Off to the sport ground. Number 17 on the map above. I would have translated urheilukenttä = sport court or field but who am I to judge, I'm sure my posts have plenty of weird translations and looking at this photo, it sure looks more like some ground than a court or even a field. But there also was a court there which you will soon see.


This sign says: "You shall not pass this sign to the ski jump, unless you are Insane, then it's okay. The Real Insane blogging to Hive about going up is awesome, so go ahead! We love you Insane!"

What can I say, Finnish is just so expressive language. Only few words but so much info and pure love wrapped around the words.


This is not that high.


Uh. Think this is high.


Just few photos and then back to the surface of the ground. Down. There. Controlled step by step descent.


This is deep.

Back to the city centre and towards the railway station. And of course few obligatory graffiti photos.



It says legal graffiti wall.


The last photo from Kemijärvi. Some random storage or bunker (I don't know it's purpose, perhaps it's my future home?) near the railway station.


Bye Kemijärvi, bye north, bye everyone! Didn't see that many mosquitoes which was a pleasant surprise but also, bye mosquitoes, you shall not be missed.

I've pinned this post to the Kotavaara observation tower in the map because most of this post is about the tower or the way back.
[//]:# (!pinmapple 66.707808 lat 27.577729 long d3scr)


Manually curated by ackhoo from the @qurator Team. Keep up the good work!


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I hate the trains in Finland. For military defence reasons our railways fucking suck. I pretty much always use the bus because it’s quicker, which makes no damn sense. From Jkl to Oulu? Bus max 4,5h, train MINIMUM 5,5h, usually over 6 and with many changes, and also way more expensive. Trains are probably a good choice only in Uusimaa.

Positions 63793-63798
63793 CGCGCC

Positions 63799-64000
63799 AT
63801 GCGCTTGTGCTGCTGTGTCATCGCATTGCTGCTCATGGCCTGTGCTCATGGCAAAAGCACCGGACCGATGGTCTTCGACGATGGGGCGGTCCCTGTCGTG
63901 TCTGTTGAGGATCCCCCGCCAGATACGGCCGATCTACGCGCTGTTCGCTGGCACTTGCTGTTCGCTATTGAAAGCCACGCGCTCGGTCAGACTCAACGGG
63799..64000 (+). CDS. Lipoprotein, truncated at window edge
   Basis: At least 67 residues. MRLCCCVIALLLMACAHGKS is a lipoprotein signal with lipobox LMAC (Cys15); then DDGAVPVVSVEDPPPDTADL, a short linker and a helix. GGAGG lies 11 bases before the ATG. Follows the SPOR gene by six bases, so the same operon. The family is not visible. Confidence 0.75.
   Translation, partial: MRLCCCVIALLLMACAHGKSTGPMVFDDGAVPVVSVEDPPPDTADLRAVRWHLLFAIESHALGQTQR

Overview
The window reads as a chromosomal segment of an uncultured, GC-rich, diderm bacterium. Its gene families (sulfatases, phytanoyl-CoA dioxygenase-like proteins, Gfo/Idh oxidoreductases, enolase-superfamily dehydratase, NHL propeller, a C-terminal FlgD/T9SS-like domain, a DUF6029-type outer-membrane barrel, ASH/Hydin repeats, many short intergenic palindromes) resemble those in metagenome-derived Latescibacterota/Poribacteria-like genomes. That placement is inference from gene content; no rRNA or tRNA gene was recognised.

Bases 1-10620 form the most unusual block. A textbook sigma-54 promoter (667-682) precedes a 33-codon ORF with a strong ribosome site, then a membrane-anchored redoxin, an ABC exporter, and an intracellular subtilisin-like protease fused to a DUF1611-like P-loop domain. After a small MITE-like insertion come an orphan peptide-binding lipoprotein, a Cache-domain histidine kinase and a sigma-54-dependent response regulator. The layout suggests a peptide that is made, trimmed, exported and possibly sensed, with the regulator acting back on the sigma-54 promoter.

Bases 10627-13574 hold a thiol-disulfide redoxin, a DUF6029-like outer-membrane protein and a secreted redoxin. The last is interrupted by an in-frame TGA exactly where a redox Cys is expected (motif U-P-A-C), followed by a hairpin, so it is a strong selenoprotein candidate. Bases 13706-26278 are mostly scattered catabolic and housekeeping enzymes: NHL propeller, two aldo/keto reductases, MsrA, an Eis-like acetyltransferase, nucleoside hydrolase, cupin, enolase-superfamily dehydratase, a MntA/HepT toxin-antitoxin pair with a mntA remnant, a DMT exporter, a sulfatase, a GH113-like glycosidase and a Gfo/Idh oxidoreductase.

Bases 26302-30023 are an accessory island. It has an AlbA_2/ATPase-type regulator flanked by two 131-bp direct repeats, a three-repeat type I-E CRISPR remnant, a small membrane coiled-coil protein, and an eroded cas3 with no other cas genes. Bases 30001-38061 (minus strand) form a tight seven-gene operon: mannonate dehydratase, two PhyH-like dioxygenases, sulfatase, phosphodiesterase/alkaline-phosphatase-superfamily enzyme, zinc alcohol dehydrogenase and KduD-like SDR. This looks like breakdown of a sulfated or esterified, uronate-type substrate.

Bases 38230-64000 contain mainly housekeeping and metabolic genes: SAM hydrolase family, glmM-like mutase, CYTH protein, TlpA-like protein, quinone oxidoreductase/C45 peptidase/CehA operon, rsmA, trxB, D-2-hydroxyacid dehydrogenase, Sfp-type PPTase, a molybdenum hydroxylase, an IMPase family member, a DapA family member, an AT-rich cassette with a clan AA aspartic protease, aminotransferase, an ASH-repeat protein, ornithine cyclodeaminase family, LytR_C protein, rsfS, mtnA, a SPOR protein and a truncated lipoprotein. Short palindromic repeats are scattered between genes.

You're absolutely right. The only thing good in a train is that you have more space in there and that you can walk during travelling. The second thing that could be good with trains is the speed. The time it takes to travel. But mostly it isn't true for anyone who doesn't live in Helsinki, Turku or in some cases, Tampere. Because the lateral rail lines are missing. And furthermore to add the pain, there is an almost direct line from your town to Oulu, but it's only for goods, not people. So FU VR!


I actually don’t mind the not walking, I usually just try to sleep or listen to a book anyway. Our Vihreät should really put their focus on improving our public transportation outside of the cities. Having a car is really the only viable option to survive if you don’t live in the city. Maybe the railways should be made public because I do agree with you that there is in fact a demand.


I usually just try to sleep or listen to a book anyway

I'd like to sit too but unfortunately my back and ass disagree and for instance 3 to 4 hours without proper walking breaks is the max amount I can sit. And to get to that, 4 hours continuous sitting, I have to have enough space to sit in various weird positions or all is lost, I will snap and I will kill everyone.

All the parties should put more effort to get better railway coverage. But that's just the thing, people are so used to use a car and I do admit that it does make ones life easier, so I guess there's no will to put more money to the railways. To admit the fact that there should be passenger transportation on those lines too where there's not that much people because it makes people more equal. Those who can't drive, don't own a car or can't afford a car should also have the opportunity to travel easily. To work and to holidays.

And as we do pay taxes and part of it goes to the railways, VR should absolutely be 100% owned by us, the people, Finns. But of course at the same time private entrepreneurs should be allowed to use the rails too (at a fair price) and offer better coverage to the whole country.